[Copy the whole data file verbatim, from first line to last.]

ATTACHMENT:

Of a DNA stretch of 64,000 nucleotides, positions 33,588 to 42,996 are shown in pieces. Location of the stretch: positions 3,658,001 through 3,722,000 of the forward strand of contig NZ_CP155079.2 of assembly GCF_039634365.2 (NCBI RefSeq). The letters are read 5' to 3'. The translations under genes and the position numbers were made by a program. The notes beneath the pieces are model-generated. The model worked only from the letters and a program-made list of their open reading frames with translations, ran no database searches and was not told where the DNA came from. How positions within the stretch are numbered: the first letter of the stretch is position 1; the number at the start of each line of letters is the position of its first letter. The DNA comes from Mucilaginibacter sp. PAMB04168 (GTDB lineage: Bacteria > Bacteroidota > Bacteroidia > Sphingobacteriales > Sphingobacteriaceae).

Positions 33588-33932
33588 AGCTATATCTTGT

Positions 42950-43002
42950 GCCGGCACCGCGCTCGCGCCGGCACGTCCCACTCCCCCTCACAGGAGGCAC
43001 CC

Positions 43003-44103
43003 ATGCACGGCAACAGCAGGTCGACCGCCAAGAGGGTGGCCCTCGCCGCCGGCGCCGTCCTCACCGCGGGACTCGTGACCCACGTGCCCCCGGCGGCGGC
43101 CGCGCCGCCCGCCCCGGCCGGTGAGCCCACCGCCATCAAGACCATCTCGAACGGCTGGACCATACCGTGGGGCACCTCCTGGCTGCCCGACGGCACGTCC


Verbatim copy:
Of a DNA stretch of 64,000 nucleotides, positions 33,588 to 42,996 are shown in pieces. Location of the stretch: positions 3,658,001 through 3,722,000 of the forward strand of contig NZ_CP155079.2 of assembly GCF_039634365.2 (NCBI RefSeq). The letters are read 5' to 3'. The translations under genes and the position numbers were made by a program. The notes beneath the pieces are model-generated. The model worked only from the letters and a program-made list of their open reading frames with translations, ran no database searches and was not told where the DNA came from. How positions within the stretch are numbered: the first letter of the stretch is position 1; the number at the start of each line of letters is the position of its first letter. The DNA comes from Mucilaginibacter sp. PAMB04168 (GTDB lineage: Bacteria > Bacteroidota > Bacteroidia > Sphingobacteriales > Sphingobacteriaceae).

Positions 33588-33932
33588 AGCTATATCTTGT

Positions 42950-43002
42950 GCCGGCACCGCGCTCGCGCCGGCACGTCCCACTCCCCCTCACAGGAGGCAC
43001 CC

Positions 43003-44103
43003 ATGCACGGCAACAGCAGGTCGACCGCCAAGAGGGTGGCCCTCGCCGCCGGCGCCGTCCTCACCGCGGGACTCGTGACCCACGTGCCCCCGGCGGCGGC
43101 CGCGCCGCCCGCCCCGGCCGGTGAGCCCACCGCCATCAAGACCATCTCGAACGGCTGGACCATACCGTGGGGCACCTCCTGGCTGCCCGACGGCACGTCC